It goes on to say, quote, despite the poverty and substandard living conditions. In some parts of Oklahoma, they kept right on coming in search of something better. And finally it says, quote, Oklahoma spelled opportunity, the guests, family, and scores of families before and after them pulled up stakes and headed for the plane.


Many of these African Americans brought small parcels of land in the Oklahoma territory from native Americans. Others received land under then prevailing federal government, Indian allotment policy. Indeed, Oklahoma boasted more all black towns and communities than any other state in a land remarkably.


At one time, there were some 30 African American newspapers in Oklahoma. Langston university historian, Currie Ballard attributes, the remarkable proliferation of all black towns to trees between the United States and the native American tribes that required the native Americans to free their slaves and a lot them land.


African-Americans pooled their resources. And a lot of lands became communities. These communities opened their arms to freed slaves from all across the country. Many African Americans came to the Oklahoma territory and answered to the call of African American, Oklahoma Pote boosters. These boosters viewed the Oklahoma territory as an escape from the racism and sometimes barbarism, they faced in their home States, promotional literature, touting free land, full citizenship rights, and an escape from race based discrimination proved irresistible.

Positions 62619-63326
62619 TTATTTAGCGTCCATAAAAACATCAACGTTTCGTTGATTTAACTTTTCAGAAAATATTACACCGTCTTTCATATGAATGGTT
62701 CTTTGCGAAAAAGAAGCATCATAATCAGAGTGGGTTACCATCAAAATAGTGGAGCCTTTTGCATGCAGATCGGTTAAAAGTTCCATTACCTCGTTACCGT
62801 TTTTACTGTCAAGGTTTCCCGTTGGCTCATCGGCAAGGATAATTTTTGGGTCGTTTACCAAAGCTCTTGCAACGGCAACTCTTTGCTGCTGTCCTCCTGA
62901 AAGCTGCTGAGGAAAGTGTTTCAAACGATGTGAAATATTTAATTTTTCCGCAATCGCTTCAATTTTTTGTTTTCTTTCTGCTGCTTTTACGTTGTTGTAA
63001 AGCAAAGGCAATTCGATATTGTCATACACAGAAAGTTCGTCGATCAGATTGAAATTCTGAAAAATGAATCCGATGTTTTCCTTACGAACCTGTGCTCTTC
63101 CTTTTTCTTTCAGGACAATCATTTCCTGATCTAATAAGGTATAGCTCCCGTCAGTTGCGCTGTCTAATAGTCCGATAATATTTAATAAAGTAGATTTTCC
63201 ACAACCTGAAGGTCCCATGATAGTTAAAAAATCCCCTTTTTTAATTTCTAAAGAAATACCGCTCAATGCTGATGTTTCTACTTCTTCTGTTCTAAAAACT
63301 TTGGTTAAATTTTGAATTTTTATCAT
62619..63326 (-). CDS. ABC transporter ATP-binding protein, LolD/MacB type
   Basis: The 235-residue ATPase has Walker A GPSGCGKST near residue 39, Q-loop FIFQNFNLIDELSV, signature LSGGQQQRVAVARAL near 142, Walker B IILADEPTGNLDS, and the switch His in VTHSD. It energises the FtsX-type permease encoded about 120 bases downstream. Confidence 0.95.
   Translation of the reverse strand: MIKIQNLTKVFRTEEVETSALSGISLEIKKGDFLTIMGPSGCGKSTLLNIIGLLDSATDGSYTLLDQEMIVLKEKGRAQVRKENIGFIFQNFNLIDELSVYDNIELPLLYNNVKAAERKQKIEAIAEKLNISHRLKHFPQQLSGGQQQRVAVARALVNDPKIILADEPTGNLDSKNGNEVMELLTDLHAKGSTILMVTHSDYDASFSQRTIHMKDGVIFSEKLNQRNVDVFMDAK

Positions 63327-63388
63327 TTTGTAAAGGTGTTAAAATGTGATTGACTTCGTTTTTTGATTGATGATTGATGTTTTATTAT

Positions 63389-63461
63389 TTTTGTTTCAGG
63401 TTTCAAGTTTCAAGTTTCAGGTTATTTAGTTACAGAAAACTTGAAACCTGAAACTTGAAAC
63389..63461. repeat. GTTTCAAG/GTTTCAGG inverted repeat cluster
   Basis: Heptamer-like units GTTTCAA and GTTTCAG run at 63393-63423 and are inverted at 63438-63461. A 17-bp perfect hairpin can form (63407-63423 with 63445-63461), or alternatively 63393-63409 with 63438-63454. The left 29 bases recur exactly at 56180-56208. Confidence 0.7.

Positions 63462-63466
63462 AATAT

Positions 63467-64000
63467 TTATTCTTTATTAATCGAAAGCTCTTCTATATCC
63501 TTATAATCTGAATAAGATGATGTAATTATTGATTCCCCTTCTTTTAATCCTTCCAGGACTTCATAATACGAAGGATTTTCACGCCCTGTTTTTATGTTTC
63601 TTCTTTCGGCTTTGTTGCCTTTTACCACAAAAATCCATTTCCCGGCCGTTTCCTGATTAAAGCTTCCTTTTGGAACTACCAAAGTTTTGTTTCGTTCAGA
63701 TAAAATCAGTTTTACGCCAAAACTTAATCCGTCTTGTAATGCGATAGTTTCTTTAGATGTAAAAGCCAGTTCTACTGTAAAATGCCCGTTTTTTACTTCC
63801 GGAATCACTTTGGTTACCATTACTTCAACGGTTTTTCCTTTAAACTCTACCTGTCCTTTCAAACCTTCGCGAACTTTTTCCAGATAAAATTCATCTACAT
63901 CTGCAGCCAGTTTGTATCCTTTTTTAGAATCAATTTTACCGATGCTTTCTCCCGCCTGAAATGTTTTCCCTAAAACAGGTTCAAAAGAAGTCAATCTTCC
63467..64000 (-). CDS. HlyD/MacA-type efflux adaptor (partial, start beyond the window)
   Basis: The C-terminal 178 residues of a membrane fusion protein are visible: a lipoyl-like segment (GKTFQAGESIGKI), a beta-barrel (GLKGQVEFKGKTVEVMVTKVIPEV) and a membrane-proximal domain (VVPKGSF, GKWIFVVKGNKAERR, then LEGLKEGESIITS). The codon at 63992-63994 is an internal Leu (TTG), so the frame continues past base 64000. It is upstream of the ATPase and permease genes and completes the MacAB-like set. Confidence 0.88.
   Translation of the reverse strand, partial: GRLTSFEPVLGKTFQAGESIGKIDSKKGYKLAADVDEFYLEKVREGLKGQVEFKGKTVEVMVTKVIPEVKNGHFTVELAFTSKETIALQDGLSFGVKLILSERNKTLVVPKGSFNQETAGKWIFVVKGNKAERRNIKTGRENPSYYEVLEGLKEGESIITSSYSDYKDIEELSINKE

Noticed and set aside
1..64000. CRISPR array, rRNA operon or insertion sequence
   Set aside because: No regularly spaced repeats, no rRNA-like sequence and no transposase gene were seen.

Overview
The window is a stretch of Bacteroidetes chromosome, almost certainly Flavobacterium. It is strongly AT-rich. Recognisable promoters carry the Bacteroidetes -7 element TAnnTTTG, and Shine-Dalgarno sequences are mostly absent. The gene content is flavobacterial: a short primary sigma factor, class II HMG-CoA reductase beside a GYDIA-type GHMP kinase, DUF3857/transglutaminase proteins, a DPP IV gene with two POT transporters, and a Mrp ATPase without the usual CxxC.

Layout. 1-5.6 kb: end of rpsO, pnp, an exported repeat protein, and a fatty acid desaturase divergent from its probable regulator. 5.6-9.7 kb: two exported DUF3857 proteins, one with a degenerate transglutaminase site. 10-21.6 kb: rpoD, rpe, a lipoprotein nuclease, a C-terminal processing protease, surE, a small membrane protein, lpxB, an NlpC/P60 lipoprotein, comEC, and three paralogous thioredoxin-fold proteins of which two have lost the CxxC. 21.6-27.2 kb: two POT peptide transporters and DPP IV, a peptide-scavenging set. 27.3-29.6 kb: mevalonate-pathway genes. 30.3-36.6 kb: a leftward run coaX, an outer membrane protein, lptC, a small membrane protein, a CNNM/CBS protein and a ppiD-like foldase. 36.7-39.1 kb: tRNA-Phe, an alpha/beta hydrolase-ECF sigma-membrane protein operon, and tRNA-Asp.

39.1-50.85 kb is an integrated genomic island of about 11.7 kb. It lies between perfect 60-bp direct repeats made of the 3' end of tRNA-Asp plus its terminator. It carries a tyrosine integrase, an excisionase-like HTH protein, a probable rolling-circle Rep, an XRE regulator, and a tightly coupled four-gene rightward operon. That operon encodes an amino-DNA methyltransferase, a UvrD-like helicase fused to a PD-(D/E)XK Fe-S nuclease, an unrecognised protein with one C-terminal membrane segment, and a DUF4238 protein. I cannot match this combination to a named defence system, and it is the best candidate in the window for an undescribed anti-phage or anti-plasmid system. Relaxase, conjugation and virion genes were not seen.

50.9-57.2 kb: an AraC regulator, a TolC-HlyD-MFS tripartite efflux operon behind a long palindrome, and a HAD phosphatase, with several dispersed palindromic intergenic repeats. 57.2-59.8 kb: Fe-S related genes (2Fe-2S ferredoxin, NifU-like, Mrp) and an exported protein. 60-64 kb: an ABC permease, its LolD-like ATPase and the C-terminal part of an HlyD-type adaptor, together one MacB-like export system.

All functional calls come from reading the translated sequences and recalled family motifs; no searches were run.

For many


African Americans in Oklahoma also faced another challenge for all of the boosters who advertised Oklahoma as a promised land for blacks, as it turned out, blacks faced discrimination in this. Land just as they did virtually anywhere else in the country. At the time, the racial realities of the day meant that African Americans could neither live among whites.